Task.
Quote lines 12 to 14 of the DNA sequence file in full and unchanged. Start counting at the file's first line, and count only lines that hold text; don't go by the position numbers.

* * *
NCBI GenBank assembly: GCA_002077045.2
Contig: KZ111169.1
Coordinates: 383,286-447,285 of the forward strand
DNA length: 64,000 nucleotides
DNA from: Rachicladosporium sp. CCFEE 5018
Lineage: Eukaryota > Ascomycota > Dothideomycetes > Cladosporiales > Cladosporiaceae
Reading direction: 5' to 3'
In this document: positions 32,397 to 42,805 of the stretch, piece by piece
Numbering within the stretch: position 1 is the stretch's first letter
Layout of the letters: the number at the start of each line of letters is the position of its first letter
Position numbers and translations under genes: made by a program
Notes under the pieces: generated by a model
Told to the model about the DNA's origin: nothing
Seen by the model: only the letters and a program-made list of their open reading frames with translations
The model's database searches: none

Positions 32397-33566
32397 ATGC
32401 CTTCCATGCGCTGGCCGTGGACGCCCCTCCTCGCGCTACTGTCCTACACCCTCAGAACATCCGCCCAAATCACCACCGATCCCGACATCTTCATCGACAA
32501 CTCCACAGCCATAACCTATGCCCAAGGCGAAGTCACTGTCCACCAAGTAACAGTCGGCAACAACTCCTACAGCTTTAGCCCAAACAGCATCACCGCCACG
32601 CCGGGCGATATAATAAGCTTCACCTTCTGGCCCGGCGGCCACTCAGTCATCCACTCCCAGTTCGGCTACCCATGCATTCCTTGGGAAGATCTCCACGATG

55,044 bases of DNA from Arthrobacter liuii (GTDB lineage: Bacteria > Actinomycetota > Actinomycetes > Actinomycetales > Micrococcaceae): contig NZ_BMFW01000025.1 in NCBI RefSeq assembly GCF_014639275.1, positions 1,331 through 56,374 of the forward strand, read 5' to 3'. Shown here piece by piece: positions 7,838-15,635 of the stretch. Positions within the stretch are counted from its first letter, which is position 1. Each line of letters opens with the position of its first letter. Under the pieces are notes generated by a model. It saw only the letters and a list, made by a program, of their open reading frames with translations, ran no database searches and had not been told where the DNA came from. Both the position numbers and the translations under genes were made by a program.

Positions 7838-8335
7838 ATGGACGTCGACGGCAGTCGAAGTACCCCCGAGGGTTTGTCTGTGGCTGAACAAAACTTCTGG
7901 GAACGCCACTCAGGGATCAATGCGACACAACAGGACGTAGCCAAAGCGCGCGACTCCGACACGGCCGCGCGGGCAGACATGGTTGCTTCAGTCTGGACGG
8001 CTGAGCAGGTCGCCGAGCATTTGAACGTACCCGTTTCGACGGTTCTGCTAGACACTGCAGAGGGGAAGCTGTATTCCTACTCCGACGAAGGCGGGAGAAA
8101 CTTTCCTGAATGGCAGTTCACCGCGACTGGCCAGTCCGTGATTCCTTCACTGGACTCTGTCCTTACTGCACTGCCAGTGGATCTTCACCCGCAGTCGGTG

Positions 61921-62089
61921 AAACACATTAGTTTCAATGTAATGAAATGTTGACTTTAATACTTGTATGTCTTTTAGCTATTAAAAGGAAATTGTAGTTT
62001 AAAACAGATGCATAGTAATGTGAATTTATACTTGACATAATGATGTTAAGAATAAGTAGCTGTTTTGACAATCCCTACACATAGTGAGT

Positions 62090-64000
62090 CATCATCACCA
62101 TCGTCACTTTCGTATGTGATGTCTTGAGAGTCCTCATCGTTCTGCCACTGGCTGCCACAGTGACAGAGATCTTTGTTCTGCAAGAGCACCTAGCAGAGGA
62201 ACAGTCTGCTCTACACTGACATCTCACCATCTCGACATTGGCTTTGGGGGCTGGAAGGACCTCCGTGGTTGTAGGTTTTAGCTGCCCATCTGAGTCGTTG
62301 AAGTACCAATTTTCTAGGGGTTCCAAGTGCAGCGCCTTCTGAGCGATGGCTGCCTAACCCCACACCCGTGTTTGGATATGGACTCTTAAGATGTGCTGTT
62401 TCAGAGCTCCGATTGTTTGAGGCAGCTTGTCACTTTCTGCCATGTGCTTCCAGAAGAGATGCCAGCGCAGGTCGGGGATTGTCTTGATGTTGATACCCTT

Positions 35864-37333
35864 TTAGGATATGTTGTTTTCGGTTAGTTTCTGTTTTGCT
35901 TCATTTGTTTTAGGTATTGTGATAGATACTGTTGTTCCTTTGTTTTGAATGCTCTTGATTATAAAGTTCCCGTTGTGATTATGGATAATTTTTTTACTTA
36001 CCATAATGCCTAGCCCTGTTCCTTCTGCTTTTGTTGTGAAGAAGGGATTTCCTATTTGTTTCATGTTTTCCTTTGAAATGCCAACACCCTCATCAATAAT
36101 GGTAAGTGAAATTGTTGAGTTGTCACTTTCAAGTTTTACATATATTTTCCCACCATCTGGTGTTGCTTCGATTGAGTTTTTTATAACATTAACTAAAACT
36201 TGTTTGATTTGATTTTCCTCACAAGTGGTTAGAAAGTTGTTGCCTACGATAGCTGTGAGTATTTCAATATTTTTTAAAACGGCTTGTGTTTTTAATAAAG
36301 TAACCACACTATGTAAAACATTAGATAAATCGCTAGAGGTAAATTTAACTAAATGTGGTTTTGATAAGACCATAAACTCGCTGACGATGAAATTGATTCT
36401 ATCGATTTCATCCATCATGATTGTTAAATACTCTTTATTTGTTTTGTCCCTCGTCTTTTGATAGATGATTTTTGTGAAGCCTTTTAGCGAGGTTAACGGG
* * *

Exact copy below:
Notes under the pieces: generated by a model
Told to the model about the DNA's origin: nothing
Seen by the model: only the letters and a program-made list of their open reading frames with translations